|First Dance by Karen Kendall is book three in a four part set called The Bridesmaid Chronicles, written by four different authors. I canít say anything about the quality of the other three books, not having read them, but I can say that I like the characters, setting and premise of the series. I had a hard time reading First Dance, though.
This book is about Vivien Shelton, bridesmaid and best friend of the bride around whoís wedding the books are centered. Vivien is a high-powered, busy divorce attorney working and living in Manhattan. Sheís a scary woman with her designer power suits and sophisticated big-city demeanor, but she spends her free time doing pro-bono work for a womenís shelter and rescuing racing greyhounds. She lives alone with her five dogs because sheís distrustful of committed relationships, having her neglectful father and needy mother and grandmother as examples.
When Vivien receives an email from the bride, Juliaís, sister, Sydney (the heroine of another book in the set), regarding the possibility that Julia might be making a horrible mistake, Vivien rushes to the rescue. It seems the situation calls for an ironclad pre-nuptial agreement. Juliaís engagement rock has been proven to be fake, and Julia doesnít care! Apparently her fiancť, Roman, the bum, is after Juliaís large trust fund. When Vivien arrives in Fredericksburg, Texas, the town in which Julia is to be married, Julia refuses to even discuss a pre-nuptial agreement and forbids Vivien to approach Roman about it. Vivien is then forced to speak with Romanís attorney, a man with whom she has an ugly history.
J.B. Anglin is Romanís family attorney. He met Vivien in New York three years before while working on Romanís sister Kikiís divorce. Vivien represented Kikiís spouse and won the case by what J.B. feels were unfair tactics. J.B was very attracted to Vivien outside the courtroom, though, and asked her to be his date at a black tie event. They ended up going to bed together, and had a great time until Vivien inexplicably turned cold and booted a naked J.B. out of the hotel room. J.B is not happy to see Vivien in his hometown. He doesnít want to be groomsman to her bridesmaid, and he is especially displeased when Vivien approaches him about the pre-nup, since he knows it is undoubtedly against his clientís wishes.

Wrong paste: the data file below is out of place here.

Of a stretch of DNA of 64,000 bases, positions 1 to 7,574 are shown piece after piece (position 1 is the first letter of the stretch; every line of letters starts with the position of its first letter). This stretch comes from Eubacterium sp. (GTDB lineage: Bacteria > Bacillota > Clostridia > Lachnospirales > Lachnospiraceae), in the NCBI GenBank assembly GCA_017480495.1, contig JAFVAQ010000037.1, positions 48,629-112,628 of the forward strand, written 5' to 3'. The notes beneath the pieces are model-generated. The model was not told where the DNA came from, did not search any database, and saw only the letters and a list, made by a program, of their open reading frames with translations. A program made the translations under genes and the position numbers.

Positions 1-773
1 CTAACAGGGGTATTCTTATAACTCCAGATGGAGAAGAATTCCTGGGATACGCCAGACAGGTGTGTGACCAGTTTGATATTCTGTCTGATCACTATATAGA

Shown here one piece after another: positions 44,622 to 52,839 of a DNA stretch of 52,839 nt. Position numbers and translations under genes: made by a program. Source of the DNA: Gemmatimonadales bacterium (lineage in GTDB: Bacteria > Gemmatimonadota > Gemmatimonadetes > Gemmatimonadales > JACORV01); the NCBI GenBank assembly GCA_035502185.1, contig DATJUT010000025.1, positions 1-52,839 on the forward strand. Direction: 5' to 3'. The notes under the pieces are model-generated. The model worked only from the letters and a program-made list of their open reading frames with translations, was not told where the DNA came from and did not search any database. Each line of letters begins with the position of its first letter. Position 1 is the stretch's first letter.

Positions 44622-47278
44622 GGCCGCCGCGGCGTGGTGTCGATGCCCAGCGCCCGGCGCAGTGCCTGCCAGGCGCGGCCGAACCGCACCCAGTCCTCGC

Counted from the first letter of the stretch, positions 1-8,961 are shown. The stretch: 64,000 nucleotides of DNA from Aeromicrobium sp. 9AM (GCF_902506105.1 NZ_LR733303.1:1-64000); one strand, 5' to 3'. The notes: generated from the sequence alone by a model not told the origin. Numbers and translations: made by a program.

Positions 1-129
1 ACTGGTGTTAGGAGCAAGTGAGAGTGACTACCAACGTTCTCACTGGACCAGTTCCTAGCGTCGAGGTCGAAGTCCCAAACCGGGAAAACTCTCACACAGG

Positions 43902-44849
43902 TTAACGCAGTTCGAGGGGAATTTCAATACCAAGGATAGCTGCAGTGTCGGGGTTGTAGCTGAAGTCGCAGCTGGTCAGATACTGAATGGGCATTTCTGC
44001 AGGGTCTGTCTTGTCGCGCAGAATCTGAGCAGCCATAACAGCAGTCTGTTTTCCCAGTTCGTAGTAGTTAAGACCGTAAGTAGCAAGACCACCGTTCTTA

When J.B. and Vivien are forced into each otherís company several times over wedding matters, they admit to themselves that the attraction that brought them together in New York is still very strong. Vivien realizes that she was very wrong in the assumptions she made that caused her to treat J. B. so callously, and J. B. finds that Vivien has a soft underbelly and uses coldness to protect herself from hurt. J. B. decides he wants to get past Vivienís shell to the warm and loving woman inside, so he woos her in earnest.
This could have been a five-heart book. The hero is a wonderful, tenderhearted, loyal guy, and the heroine is smart, loving and complex. The setting and secondary characters are important to the story, very well described and interesting. The love scenes are delicious. Important social issues are discussed and the reader is taken from hilarity, to chagrin, to sympathy and back again. The plot is great, almost everything about this book is great, and I wish I could give it a better rating.
But the dialogue is exhausting!
Vivien banters flirtatiously with her doorman in New York. She banters with Julie and Sydney about the wedding, and relationships, and shoes. J. B. and Vivien banter at first hatefully, then flirtatiously. Banter, banter, banter. Snappy comebacks and wisecracks pepper every other page. Some of itís great, some of itís not, but either way, thereís too much Ė way, way too much - clever repartee. It became so annoying that at times I had to put the book down in self-defense.
Ms. Kendall is definitely talented. First Dance is so close to being a great book that once you start it you have to finish it, even as you skim entire pages of conversation for the meaningful bits.